Secretary-General António Guterres told a virtual High-level Pledging Event: “It is quick…non-bureaucratic, and it is sometimes the only source of funds for a true emergency response, because other funding may be too late to be effective”.
“CERF is the instrument that enables us to act in forgotten crises that do not attract donor funding”, he continued, calling it “an important tool” to bring the entire UN system together.
Making ‘enormous difference’
The top UN official reflected on how, as the High Commissioner for Refugees, he used CERF many times to fund emergency action for refugees, saying that it fosters joint UN action and collaboration with aid partners, “quickly and at scale”.
“In the chaos of a humanitarian emergency, that makes an enormous difference”, he spelled out.
Far from the media spotlight, Mr. Guterres said that in 2020, CERF provided a record $225 million to some 20 underfunded and neglected crises.
On top of existing conflict and climate change crises, the COVID-19 pandemic has added another layer of vulnerability to those already suffering, for which CERF has provided $820 million in life-saving assistance to people in 52 countries.
“This is the highest amount ever allocated in a single year, appropriately for this year of unprecedented crisis – and a testament to the commitment of its donors”, said the UN chief.
Moreover, CERF also responded to the secondary effects of the pandemic, including $100 million to seven countries in Africa and the Middle East to support people at risk of hunger, and a record $65 million to prevent and respond to Gender-Based Violence – a growing threat under pandemic-related lockdowns.
Among other things, CERF’s swift support enabled:
- Assistance against swarms of desert locusts in the Horn of Africa along with scale-upped Food and Agriculture Organization’s (FAO) control efforts.
- Emergency shelter, food and water to some 600,000 people forced to flee Syria.
- Health services to track Ebola cases and provide treatment in the Democratic Republic of the Congo (DRC).
- $220 million in life-saving assistance for 65 million people across 48 vulnerable countries during the pandemic.
In 2016, the General Assembly endorsed a $1 billion CERF.
“If all Member States and partners allocate a small percentage of their humanitarian funding through the CERF, we can reach our target”, the UN chief said.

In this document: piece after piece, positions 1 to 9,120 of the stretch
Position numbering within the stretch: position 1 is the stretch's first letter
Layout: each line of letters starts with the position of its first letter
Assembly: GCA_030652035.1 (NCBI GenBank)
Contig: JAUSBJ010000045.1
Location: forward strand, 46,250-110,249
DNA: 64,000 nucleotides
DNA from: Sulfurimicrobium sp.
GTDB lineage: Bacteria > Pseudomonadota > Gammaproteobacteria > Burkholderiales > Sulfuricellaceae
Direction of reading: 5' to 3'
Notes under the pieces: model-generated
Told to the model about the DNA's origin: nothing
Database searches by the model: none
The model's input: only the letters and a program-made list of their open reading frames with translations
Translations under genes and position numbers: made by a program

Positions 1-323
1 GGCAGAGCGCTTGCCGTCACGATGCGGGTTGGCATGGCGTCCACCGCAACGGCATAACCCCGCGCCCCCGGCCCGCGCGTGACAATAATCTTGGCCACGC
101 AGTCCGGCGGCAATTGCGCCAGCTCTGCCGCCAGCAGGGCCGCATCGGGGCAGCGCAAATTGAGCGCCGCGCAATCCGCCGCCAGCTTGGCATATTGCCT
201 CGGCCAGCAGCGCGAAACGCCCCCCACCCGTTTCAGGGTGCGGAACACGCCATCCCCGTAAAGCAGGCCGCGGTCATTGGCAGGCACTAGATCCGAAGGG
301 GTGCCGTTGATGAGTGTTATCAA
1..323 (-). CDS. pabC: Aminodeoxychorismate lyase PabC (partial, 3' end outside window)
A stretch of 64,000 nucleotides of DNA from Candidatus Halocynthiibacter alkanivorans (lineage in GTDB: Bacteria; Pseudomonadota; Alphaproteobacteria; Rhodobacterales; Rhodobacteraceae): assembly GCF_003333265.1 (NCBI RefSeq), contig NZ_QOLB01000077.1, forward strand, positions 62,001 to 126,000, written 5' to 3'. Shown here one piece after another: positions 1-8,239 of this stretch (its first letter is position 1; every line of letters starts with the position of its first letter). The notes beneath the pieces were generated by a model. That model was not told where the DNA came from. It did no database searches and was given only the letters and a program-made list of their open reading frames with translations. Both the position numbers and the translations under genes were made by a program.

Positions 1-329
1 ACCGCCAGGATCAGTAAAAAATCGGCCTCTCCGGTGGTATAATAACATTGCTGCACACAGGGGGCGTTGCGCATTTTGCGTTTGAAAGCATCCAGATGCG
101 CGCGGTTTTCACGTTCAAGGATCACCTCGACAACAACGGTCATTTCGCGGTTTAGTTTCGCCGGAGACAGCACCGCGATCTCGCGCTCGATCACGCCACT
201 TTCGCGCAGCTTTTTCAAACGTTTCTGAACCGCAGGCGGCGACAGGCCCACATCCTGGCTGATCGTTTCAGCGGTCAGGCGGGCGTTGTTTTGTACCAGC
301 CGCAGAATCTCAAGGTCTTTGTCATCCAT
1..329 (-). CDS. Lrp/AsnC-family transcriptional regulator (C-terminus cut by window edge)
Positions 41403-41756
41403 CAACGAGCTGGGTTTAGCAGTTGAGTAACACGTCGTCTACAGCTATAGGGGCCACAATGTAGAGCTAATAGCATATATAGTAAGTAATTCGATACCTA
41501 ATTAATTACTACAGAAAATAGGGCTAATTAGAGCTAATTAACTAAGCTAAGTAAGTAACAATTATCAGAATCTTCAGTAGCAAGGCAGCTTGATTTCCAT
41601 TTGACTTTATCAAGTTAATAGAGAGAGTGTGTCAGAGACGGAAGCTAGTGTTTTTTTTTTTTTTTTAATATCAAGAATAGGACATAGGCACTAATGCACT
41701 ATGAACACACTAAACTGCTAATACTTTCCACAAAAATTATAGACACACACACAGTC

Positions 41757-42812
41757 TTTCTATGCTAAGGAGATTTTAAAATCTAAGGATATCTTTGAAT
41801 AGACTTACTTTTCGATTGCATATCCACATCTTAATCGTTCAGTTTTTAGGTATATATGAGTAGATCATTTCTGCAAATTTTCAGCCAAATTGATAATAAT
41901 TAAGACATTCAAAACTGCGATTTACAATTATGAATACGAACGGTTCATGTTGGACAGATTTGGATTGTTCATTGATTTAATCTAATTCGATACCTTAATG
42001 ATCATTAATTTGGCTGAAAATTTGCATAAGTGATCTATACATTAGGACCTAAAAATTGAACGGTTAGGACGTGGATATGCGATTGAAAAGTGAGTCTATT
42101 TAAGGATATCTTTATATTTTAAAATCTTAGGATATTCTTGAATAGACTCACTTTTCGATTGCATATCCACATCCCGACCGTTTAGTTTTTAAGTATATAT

He also urged countries to consider multi-year arrangements as “guaranteed, predictable funding enables CERF to operate to its fullest potential”.
“An investment in the CERF is an investment in humanity”, concluded the Secretary-General.
Never needed more
In his opening remarks, Emergency Relief Coordinator and Humanitarian Affairs chief Mark Lowcock pointed out that as the world faces the greatest humanitarian challenges in over a generation, “we’ve never needed the CERF more”.
“Everywhere I travel…I hear stories from real people who have got help from the CERF”, he attested.
Pointing to the Global Humanitarian Overview 2021, he said that around 235 million people will need humanitarian protection and assistance next year, “almost entirely because of COVID-19”.
Food and Agriculture Organization (FAO) chief QU Dongyu maintained that “CERF has been instrumental in supporting livelihood-saving interventions in 2020, providing almost $44 million to this end, and we look forward to strengthening our partnership”.
And the head of UN Women, Phumzile Mlambo, noted that “in 2020, for the first time, CERF released $25 million focused on women-led organizations that prevent and respond to gender-based violence in humanitarian settings”.
Meanwhile, UN Relief and Works Agency for Palestine Refugees in the Near East (UNRWA), Commissioner-General Philippe Lazzarini, said that “during COVID-19 and other emergencies, CERF has been instrumental in helping UNRWA maintain basic services like health, education and much more, to 5.7 million Palestine refugees in the Middle East”.